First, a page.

Reputation Matters

By Kelly Ferraro Kelly Ferraro has been verified by Muck Rack's editorial team
Published on January 12, 2023

In the brilliant medieval Netflix series, The Last Kingdom, Lord Uhtred of Bebbanburg repeatedly cites “reputation” as the driving factor for most people in their daily pursuits and survival. Not much has changed since the ninth century in that regard.

We do our own PR every day

Most of us probably don’t spend a lot of time actually thinking about our individual reputations, although we are all crafting one each day. Interactions, especially those online – whether professional or personal – curate a sense of who we want to be. They reflect how we want to come across to a larger audience. Yet, how many of us – executives included – have an active, strategic social plan in place? How many of us think twice before posting on our social app of choice?

Invest in reputation

When we take on new clients, we often refer to executive communications as executive visibility and reputation management. This is because, to effectively communicate a message, the approach must be deliberate and well thought out.  It is also important to have core messaging in order to derive everyday messages.

There are times when we have to make hard decisions about which route to take. The “no comment” route is sometimes best, while a short explanation may do wonders in other circumstances. Each situation should be handled individually.

Modern-day fairytale – or no?

A case in point regarding the importance of a communications strategy is the British royal family, which famously embraces the “Never Complain, Never Explain” approach. That may work well for the royal family, given that they have a leg up with the press. However, it doesn’t always work well for everyone.

On the other hand, explaining is sometimes needed. Complaining is often not. In the case of Prince Harry, he may have over-explained, and he definitely over-complained.

What endears people is giving them a reason to empathize with you and understand your point of view. When you pull the curtains back and offer first-hand stories, you show you are real. Executives can benefit from this type of storytelling, too, as human-to-human connections are a great way to show a softer side.

But empathy becomes disgust quickly

The pursuit of empathy can sometimes go too far, as we learned from Harry during his never-ending media tour and non-stop Page-Six-style coverage of his new book Spare.

When empathy turns to pity and pity turns to disgust, you have overplayed your hand. I must say Prince Haz is now on the decline. Yet, business executives can still learn from what he is doing.

A future after the release

If Harry sold out his family’s treasure trove of secrets – some likely dating back to the Tudors – who is to say that he won’t sell out a business relationship when it no longer works for him?

It is likely that those that engage with Harry will become wary. His star power should carry him forward; they’ve been working on their images for 1,000 years, after all. And the family survived the likes of King Edward VIII, a/k/a David Windsor, and his American wife, Wallis Simpson.

In Harry’s case, he may just be the walking embodiment of “negative attention is better than no attention.” For most people, this actually doesn’t work; it just sounds good.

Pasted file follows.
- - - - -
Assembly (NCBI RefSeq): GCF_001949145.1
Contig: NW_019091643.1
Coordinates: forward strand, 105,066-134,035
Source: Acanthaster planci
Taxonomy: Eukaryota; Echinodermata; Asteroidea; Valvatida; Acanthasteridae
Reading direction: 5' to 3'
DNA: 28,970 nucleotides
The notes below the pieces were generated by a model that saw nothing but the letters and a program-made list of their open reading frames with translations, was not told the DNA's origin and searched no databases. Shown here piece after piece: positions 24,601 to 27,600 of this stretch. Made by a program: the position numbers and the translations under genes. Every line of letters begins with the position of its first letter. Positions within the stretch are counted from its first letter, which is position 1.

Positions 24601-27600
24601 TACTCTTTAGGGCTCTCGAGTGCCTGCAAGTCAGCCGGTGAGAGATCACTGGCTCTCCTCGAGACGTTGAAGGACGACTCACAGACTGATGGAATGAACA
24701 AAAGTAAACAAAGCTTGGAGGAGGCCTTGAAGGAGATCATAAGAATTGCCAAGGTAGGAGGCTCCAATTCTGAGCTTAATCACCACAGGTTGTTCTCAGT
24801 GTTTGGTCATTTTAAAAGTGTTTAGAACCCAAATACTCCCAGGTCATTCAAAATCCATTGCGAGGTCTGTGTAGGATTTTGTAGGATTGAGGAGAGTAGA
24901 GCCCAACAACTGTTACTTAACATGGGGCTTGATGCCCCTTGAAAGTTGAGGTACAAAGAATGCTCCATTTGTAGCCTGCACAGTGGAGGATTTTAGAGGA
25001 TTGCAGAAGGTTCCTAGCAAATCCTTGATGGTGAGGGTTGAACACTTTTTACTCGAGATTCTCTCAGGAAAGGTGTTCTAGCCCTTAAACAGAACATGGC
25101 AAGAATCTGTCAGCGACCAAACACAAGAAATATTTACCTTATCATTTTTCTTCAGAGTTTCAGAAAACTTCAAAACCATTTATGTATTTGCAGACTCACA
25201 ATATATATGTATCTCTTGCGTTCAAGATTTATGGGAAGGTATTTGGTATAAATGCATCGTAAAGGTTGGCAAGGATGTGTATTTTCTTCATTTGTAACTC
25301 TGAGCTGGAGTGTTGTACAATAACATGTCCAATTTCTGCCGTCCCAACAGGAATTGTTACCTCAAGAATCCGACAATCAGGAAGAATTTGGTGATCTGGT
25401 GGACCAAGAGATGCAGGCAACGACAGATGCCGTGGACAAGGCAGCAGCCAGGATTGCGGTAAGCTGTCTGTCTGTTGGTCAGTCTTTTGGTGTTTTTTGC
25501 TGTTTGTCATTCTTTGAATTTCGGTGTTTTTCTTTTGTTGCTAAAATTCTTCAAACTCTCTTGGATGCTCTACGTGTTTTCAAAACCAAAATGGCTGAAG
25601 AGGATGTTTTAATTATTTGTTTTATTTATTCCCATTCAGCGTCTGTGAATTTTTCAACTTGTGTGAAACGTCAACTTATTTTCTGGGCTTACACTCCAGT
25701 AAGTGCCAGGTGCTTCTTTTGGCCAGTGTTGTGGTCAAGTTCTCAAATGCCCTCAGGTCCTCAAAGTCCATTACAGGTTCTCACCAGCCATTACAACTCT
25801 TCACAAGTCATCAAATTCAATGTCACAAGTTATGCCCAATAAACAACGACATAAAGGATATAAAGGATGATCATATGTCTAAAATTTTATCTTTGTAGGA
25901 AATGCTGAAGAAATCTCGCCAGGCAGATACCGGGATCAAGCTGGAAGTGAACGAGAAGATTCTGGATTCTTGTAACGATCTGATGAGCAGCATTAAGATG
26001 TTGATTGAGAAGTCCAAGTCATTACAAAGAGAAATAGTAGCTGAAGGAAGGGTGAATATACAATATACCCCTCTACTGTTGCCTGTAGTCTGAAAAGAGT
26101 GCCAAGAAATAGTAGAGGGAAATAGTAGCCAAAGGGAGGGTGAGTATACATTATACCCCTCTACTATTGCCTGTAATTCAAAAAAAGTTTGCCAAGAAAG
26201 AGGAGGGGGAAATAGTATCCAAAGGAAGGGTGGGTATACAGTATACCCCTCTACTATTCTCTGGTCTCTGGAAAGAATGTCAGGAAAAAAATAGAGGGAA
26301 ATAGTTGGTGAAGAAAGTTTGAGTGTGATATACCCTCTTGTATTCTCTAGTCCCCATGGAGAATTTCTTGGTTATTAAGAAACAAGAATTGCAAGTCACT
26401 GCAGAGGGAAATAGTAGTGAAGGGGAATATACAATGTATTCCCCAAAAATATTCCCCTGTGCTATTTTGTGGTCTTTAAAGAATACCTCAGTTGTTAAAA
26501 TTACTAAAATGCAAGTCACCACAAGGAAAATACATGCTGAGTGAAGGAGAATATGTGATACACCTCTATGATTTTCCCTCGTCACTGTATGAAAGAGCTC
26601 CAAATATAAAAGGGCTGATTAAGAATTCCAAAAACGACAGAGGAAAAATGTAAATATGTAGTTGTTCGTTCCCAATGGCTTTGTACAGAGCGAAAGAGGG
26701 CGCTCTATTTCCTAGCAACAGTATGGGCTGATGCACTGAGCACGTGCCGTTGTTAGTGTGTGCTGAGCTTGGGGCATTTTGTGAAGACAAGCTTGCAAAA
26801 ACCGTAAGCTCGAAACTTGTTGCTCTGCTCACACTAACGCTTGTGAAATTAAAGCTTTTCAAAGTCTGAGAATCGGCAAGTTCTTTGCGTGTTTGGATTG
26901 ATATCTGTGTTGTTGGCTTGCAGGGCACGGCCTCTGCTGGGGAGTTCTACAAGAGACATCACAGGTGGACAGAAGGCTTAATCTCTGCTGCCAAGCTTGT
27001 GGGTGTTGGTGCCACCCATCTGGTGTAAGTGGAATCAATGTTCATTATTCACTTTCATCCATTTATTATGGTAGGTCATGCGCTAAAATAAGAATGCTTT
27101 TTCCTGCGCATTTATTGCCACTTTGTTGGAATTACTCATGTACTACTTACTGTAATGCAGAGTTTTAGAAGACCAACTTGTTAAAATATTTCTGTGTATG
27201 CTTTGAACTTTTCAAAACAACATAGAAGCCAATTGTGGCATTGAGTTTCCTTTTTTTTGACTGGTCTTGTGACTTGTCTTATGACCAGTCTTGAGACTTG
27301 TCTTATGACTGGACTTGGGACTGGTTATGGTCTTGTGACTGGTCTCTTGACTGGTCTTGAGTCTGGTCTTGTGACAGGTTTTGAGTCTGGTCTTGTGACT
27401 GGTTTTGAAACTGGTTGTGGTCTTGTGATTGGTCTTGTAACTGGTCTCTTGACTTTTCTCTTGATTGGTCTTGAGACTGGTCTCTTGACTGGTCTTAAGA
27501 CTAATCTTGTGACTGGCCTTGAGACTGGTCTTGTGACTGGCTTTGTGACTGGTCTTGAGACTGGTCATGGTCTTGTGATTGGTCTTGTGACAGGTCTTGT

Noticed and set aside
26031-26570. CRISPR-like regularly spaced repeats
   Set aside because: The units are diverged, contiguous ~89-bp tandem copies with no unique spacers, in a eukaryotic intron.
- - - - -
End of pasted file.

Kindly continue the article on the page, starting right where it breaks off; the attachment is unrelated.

Flip the script

When a communications strategy goes from explaining to complaining, as we’ve seen with Prince Harry, audiences tend to drop like flies. You can easily exhaust people with a barrage of complaints, especially when you moan about your $14 million home in Montecito, CA, on the heels of a recession.

Now, this is all a case in point. Harry’s book, which, for full disclosure, I purchased via my Kindle app, is something I plan to read. I still think of that little boy who lost his mum at a tender age, but I also enjoy hearing a good secret.

We are all human.

Make your message count

So, when we think about our own reputation, we should ensure our messages are deliberate, targeted, and valuable.

With that, here are some closing tips that may help along the way:

  • Complaining or explaining without added value is like yelling into a vacuum. If you have a choice not to complain, pick that.
  • It is best to have goals and a strategy for communication, even for ourselves in our daily lives.
  • While it may not be the ninth century, using the wrong words on the wrong channels can definitely cause a stir and have us fighting for image survival. Getting to that point requires a big fix.
  • See yourself and your own reputation as a brand. Treat it with care. 
  • If you think something is too much, imagine what others think. Take a step back. Sometimes silence speaks louder than words.
By Kelly Ferraro Kelly Ferraro has been verified by Muck Rack's editorial team

Kelly Ferraro is an events columnist at Grit Daily. She is the CEO and president of River North Communications, touting two decades of experience as a corporate communications and TradFi professional. She is also the chapter director for VNTR, and is a three-time mentor with Outlier Ventures. Having worked at Bank of America and Guggenheim Securities, she is well-equipped to design and implement media campaigns aligning with business objectives. Kelly began her career at a hedge fund, developing a love for numbers as they told a company’s true story. She is also passionate about the evolution of blockchain and believes transparency is the key to widespread adoption.

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